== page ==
Why is ‘Contemporary Dance’ so hard to read?

This is an exert from a recent essay titled “Dancing for Dancers and the Alienation of Generation X” written by Rachel Palmer:

My husband, Chris, once said to me how amazing it is that contemporary dance survives. Defensive and a little puzzled I questioned his statement to which he further explained his stance. He feels that the audiences who attend the dance I make or indeed the work I have taken him to are the same old faces: coerced friends and family coupled with the arts and dance community, it is a micro-dance-climate, ‘dance for dancers’ as he puts it and an environment he feels alienated from.

Myself being a dance maker, Chris’s opinion really struck a chord with me, for he is a part of my audience and if he feels like that, who else does?  I aim for my work to speak with people, to challenge them to think about the world in which they exist and the people whom they exist with; communication with an audience is key to this aim……..

It is important to contextualise Chris to try and understand where this blockage to dance is located, he is part of Generation X who grew up on MTV – Michael Jackson and NWA.  He is the music video generation whose access to social dance culture was infiltrating from the United States of America.  As a child he wanted to push down on his friend’s shoulders and ‘po-go’ as high as he could to House of Pain’s, ‘Jump Around,’ yet he was being invited to skip around a maypole or hold hands with a girl and country dance.  This is not a rant at traditional English folk dance forms, I personally enjoy barn-dancing but for Chris and his peers this was probably as appealing as walking on hot coals.  I would argue that hear begins the alienation and the feeling of a disconnection to dance.  I interviewed Chris to try and delve deeper into his frustrations with contemporary dance:

Chris Palmer:  “I never seem to understand what is happening.  There doesn’t seem to be any clear linear structure or narrative to most of it, which for me, is important when being entertained by choice.  When there is linear structure or narrative (either in programme notes or I having spoken to the choreographer/producer) I never seem to be able to connect this narrative/concept with the dance – I just see people moving around.  I cannot see how this is ‘telling a story’ and cannot seem to see any ‘themes’ in most of the performances I have watched.  I don’t feel that it entertains me, I am left feeling slightly confused and wondering what I have been watching.”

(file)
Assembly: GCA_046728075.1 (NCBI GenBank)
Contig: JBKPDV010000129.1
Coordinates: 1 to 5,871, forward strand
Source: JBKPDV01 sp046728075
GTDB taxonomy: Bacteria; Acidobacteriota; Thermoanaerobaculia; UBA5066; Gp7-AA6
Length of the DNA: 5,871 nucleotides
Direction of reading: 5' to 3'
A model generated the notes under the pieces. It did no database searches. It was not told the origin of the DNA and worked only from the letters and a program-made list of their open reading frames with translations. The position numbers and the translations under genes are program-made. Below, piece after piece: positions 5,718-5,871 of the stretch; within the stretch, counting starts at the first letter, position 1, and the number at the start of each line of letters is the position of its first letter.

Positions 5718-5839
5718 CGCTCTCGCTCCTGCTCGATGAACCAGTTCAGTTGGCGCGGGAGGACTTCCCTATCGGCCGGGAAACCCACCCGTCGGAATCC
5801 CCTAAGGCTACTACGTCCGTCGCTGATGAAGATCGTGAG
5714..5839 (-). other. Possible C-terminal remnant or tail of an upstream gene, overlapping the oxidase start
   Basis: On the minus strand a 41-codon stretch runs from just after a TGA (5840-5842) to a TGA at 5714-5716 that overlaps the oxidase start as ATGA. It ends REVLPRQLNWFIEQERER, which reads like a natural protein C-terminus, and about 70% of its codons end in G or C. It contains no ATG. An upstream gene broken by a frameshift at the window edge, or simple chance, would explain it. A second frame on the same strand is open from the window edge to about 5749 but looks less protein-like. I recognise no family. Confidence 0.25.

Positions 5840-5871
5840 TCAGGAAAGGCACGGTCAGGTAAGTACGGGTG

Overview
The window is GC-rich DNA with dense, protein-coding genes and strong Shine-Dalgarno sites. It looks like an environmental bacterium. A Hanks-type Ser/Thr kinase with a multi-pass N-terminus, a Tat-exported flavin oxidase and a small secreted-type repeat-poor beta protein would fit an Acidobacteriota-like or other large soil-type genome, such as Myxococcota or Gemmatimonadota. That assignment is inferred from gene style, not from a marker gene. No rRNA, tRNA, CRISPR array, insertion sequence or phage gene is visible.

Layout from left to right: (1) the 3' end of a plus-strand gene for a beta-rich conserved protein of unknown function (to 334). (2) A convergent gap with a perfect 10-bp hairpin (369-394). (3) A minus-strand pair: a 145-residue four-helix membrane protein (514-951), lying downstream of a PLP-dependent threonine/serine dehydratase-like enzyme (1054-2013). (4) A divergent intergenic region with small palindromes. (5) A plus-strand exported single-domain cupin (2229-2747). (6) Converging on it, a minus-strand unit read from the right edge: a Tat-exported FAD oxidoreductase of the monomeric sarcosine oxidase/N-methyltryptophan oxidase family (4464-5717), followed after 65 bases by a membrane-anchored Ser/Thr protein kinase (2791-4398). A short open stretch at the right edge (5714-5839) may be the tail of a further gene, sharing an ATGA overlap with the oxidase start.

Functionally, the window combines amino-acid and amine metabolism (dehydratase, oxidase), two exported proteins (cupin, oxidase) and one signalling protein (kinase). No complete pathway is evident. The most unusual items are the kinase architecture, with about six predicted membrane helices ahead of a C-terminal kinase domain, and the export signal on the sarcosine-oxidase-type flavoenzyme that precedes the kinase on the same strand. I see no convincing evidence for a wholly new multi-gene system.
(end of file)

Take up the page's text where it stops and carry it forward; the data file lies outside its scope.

Chris’s response is evocative of someone who is willing to try and understand dance but has absolutely no way into it.   He desperately tries to communicate with it but just doesn’t understand the language.  Having witnessed my husband’s behaviour towards social dancing at weddings there are strong parallels in his inability to engage with dance as an audience member and as participant.  We are at two ends of the spectrum, there am I throwing shapes to all manner of music genres, feeling happy to express myself, there is Chris on the fringes of the dance floor, beer in hand – tipsy, with an awkward finger poking forwards and backwards within the space.  It should also be noted that the finger only points when the music is by a band of whom he approves, something he culturally identifies with.  I would adamantly link his behaviour to his early years experience of dance.  Is it any wonder then that he struggles to read something that he has such limited experience of?

I respect my husband greatly, he continuously perseveres with contemporary dance, despite feeling alienated from it; it is his perseverance that drives me to make coherent and accessible dance works – the challenge is of course to create a dance that does not compromise my integrity in order for a non-dance audience member to understand.  I am currently undertaking my MA at Chichester University and my research lies within engaging alienated – dance audiences.  I am asking the question:  Why do some people feel alienated from contemporary dance and how as a choreographer might I develop my communication skills to have a coherent conversation with them?



To read more contact rachel@thedancemovement.co.uk


Originally written and posted October 14th, 2014